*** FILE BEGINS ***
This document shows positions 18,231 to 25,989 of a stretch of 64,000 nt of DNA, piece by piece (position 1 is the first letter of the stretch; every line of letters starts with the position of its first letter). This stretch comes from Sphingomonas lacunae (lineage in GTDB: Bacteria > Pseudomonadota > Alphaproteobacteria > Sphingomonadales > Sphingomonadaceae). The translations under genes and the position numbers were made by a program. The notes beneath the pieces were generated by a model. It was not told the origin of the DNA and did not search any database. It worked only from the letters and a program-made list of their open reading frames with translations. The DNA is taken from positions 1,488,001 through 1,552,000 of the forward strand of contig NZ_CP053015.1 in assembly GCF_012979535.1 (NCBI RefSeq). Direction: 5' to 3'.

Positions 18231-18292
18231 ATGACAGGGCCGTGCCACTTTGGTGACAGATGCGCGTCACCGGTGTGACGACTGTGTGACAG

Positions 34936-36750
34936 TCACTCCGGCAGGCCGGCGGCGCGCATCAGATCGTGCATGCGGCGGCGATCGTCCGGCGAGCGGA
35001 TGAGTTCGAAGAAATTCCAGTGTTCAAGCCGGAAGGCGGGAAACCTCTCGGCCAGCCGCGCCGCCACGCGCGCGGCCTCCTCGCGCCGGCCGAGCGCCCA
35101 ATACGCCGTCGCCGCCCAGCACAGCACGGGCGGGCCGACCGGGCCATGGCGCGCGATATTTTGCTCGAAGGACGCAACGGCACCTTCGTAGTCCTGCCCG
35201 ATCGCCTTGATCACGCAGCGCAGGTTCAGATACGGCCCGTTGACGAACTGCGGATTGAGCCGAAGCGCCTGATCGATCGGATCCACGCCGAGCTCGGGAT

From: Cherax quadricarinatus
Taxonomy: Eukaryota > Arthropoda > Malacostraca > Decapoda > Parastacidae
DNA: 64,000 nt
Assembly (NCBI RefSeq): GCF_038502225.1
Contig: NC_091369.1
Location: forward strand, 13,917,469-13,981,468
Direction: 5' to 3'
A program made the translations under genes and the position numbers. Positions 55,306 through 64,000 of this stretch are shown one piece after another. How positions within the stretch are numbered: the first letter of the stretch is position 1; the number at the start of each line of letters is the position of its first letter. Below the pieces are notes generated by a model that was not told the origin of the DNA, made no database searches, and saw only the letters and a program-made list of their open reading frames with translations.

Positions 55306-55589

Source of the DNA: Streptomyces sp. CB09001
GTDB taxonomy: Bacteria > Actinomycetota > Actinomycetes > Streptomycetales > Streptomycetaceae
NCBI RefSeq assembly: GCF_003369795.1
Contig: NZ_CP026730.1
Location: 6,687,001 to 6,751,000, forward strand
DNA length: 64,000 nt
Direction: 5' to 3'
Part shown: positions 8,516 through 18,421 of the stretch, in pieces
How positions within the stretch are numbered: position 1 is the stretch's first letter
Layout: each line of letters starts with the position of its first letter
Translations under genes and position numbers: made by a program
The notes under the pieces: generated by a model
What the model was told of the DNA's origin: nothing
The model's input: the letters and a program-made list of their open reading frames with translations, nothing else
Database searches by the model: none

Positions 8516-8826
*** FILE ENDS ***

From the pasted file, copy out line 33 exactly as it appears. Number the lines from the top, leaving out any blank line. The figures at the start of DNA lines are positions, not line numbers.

Positions 8516-8826